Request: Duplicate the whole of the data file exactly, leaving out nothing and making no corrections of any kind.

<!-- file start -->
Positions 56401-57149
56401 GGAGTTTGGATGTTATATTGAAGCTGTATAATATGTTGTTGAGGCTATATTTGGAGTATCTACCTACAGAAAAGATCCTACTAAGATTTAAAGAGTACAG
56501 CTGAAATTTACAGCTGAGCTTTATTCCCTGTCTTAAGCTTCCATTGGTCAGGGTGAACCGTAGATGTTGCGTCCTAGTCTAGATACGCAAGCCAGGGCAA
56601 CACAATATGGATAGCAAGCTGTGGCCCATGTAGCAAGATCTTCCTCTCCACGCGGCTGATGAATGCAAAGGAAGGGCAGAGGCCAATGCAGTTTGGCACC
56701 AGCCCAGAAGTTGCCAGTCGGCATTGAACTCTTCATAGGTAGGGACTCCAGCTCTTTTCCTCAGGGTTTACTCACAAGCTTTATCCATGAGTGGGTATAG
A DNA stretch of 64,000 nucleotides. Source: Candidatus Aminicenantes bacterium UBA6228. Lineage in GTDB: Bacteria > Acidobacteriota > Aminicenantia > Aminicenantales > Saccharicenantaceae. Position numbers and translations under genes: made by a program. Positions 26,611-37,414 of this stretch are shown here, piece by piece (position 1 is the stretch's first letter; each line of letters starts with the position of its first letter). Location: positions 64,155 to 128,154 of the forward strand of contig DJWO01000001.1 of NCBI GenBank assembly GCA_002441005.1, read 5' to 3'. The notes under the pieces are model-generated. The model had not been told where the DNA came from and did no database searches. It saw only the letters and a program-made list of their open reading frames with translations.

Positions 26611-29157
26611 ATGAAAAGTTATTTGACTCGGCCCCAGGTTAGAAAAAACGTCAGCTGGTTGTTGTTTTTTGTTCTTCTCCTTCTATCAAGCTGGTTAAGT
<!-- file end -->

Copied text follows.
Positions 56401-57149
56401 GGAGTTTGGATGTTATATTGAAGCTGTATAATATGTTGTTGAGGCTATATTTGGAGTATCTACCTACAGAAAAGATCCTACTAAGATTTAAAGAGTACAG
56501 CTGAAATTTACAGCTGAGCTTTATTCCCTGTCTTAAGCTTCCATTGGTCAGGGTGAACCGTAGATGTTGCGTCCTAGTCTAGATACGCAAGCCAGGGCAA
56601 CACAATATGGATAGCAAGCTGTGGCCCATGTAGCAAGATCTTCCTCTCCACGCGGCTGATGAATGCAAAGGAAGGGCAGAGGCCAATGCAGTTTGGCACC
56701 AGCCCAGAAGTTGCCAGTCGGCATTGAACTCTTCATAGGTAGGGACTCCAGCTCTTTTCCTCAGGGTTTACTCACAAGCTTTATCCATGAGTGGGTATAG
A DNA stretch of 64,000 nucleotides. Source: Candidatus Aminicenantes bacterium UBA6228. Lineage in GTDB: Bacteria > Acidobacteriota > Aminicenantia > Aminicenantales > Saccharicenantaceae. Position numbers and translations under genes: made by a program. Positions 26,611-37,414 of this stretch are shown here, piece by piece (position 1 is the stretch's first letter; each line of letters starts with the position of its first letter). Location: positions 64,155 to 128,154 of the forward strand of contig DJWO01000001.1 of NCBI GenBank assembly GCA_002441005.1, read 5' to 3'. The notes under the pieces are model-generated. The model had not been told where the DNA came from and did no database searches. It saw only the letters and a program-made list of their open reading frames with translations.

Positions 26611-29157
26611 ATGAAAAGTTATTTGACTCGGCCCCAGGTTAGAAAAAACGTCAGCTGGTTGTTGTTTTTTGTTCTTCTCCTTCTATCAAGCTGGTTAAGT